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Judge appears willing to allow subpoena of anti-TMT group’s financial records

  • ASSOCIATED PRESS
                                Hawaii First Circuit Court Judge James Ashford. Ashford today said he was inclined to allow the state Attorney General’s office to subpoena financial records of a non-profit group devoted to Hawaiian issues, including raising funds to provide bail and other support for people opposed to the planned Thirty Meter Telescope atop Mauna Kea.

    ASSOCIATED PRESS

    Hawaii First Circuit Court Judge James Ashford. Ashford today said he was inclined to allow the state Attorney General’s office to subpoena financial records of a non-profit group devoted to Hawaiian issues, including raising funds to provide bail and other support for people opposed to the planned Thirty Meter Telescope atop Mauna Kea.

A Circuit Court judge today said he was inclined to allow the state Attorney General’s office to subpoena financial records of a non-profit group devoted to Hawaiian issues, including raising funds to provide bail and other support for people opposed to the planned Thirty Meter Telescope atop Mauna Kea.

Judge James Ashford, however, had concerns about the scope of the Attorney General’s subpoena and gave attorneys on both sides until Feb. 7 to reach agreement about how much financial information should be disclosed about KAHEA: The Hawaiian-Environmental Alliance.

During today’s hearing to consider whether to quash the Attorney General’s subpoena of 18 different requests of KAHEA information held by First Hawaiian Bank, Ashford said he was inclined to allow the Attorney General’s office to obtain information regarding nine areas, such as monthly statements, cancelled checks and loan applications.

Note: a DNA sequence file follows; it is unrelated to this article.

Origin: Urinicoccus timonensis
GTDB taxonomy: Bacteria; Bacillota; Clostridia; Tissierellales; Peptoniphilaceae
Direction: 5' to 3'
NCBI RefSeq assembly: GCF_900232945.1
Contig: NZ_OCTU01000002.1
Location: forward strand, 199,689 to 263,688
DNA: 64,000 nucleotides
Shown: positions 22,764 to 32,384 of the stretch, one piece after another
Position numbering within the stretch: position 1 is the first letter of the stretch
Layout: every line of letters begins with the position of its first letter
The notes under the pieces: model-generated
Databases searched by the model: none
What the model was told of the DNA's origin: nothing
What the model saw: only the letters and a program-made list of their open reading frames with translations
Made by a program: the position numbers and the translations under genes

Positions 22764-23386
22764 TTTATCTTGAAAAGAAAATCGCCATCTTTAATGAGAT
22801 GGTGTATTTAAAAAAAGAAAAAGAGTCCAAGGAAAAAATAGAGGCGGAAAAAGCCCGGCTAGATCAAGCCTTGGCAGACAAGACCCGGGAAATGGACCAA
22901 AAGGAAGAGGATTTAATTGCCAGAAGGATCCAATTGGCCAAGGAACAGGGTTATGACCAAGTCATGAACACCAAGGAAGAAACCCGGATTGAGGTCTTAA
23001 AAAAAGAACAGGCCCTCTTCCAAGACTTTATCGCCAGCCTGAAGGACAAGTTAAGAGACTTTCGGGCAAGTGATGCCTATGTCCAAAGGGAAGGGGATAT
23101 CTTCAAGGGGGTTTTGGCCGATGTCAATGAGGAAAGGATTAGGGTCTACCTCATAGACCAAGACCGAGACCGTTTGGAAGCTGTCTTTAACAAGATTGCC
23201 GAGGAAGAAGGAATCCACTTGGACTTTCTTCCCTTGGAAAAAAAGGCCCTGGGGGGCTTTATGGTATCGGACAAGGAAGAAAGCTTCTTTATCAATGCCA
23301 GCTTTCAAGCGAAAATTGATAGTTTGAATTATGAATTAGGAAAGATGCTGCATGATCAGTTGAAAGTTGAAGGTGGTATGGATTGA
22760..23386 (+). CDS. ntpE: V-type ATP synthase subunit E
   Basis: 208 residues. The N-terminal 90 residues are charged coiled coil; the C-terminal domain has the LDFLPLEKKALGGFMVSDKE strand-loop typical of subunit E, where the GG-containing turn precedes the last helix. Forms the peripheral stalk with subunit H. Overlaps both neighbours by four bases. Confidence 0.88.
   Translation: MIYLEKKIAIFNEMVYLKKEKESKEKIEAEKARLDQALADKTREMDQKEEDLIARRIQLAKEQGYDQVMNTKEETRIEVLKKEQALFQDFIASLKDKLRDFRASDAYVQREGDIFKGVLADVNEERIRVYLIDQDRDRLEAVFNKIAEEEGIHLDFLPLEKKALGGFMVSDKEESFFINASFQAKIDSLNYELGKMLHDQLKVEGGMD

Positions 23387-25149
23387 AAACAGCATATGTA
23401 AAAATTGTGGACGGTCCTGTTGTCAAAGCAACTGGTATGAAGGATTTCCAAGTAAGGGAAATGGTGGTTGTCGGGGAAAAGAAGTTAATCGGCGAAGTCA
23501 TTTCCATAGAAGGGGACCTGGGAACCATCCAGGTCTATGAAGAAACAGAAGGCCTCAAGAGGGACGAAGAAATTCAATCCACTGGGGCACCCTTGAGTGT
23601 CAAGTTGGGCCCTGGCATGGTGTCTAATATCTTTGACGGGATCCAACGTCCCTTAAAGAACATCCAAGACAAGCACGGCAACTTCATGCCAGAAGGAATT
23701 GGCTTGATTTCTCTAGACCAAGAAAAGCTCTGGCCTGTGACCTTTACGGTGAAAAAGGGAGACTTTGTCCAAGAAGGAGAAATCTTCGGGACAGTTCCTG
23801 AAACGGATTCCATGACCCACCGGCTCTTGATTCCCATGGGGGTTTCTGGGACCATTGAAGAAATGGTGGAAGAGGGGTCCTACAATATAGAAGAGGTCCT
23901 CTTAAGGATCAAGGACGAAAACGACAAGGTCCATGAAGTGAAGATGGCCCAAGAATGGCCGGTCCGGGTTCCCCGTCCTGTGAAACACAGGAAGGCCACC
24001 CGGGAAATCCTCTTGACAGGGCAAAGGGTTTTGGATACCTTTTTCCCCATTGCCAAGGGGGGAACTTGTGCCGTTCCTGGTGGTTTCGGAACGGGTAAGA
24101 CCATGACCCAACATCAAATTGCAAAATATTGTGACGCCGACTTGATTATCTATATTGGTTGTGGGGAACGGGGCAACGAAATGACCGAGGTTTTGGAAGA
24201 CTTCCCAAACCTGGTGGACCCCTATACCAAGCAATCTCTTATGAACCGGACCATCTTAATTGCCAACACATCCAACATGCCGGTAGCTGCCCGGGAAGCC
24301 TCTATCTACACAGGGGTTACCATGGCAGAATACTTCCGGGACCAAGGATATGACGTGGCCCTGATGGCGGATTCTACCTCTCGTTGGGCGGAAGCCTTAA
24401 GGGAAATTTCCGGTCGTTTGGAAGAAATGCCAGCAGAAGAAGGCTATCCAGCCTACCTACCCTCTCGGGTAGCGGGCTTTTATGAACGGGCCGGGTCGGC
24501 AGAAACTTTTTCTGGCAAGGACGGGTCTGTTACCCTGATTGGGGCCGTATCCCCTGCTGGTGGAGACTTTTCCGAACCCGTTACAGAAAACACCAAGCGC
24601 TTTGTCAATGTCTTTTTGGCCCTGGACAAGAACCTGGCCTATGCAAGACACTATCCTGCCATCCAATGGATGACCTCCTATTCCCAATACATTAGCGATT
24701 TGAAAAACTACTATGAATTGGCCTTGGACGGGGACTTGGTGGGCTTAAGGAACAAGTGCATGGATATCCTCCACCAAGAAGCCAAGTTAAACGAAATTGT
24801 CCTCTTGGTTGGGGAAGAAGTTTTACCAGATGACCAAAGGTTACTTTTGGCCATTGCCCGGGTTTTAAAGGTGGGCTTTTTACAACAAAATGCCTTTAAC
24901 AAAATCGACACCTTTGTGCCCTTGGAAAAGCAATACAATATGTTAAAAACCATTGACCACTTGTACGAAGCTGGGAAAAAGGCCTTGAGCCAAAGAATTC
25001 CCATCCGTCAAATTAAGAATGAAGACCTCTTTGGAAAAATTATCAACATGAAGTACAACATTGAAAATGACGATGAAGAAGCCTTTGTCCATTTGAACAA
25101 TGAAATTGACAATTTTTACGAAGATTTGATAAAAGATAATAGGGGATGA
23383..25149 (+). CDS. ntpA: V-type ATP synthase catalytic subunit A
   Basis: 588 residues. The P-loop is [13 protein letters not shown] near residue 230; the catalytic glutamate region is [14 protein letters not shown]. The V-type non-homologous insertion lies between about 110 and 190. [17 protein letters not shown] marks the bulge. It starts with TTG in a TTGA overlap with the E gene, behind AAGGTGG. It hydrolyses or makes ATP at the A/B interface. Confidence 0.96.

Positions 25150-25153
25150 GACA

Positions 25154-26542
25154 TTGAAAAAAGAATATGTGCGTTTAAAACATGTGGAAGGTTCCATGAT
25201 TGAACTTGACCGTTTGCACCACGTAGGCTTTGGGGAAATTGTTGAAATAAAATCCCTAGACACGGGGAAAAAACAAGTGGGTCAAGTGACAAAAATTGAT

But Ashford had concerns about other First Hawaiian Bank information sought by the Attorney General’s subpoena, including surveillance photos taken from ATM machines.

While Ashford did not rule on KAHEA’s request to quash the subpoena, his comments represented a victory for the Attorney General’s office, which has faced off against KAHEA in two contested cases that went before the Hawaii Supreme Court over Mauna Kea.

The Attorney General’s office previously issued a subpoena to Hawaiian Airlines seeking the names of people who donated their frequent flyer miles so protesters could join the protest at Mauna Kea; and subpoenaed the Office of Hawaiian Affairs, which had provided portable toilets, rubbish collection and other amenities at the protest camp at the base of Mauna Kea Access Road, according to a memorandum filed by KAHEA attorney, Richard Naiwieha Wurdeman.

In nearly 45 minutes of arguments, Wurdeman told Judge Ashford that the subpoena is “unreasonable, oppressive and overly broad” and would have the “chilling effect” of stifling donations to support the TMT protest.

Wurdeman repeatedly called the Attorney General’s effort “a fishing expedition.”

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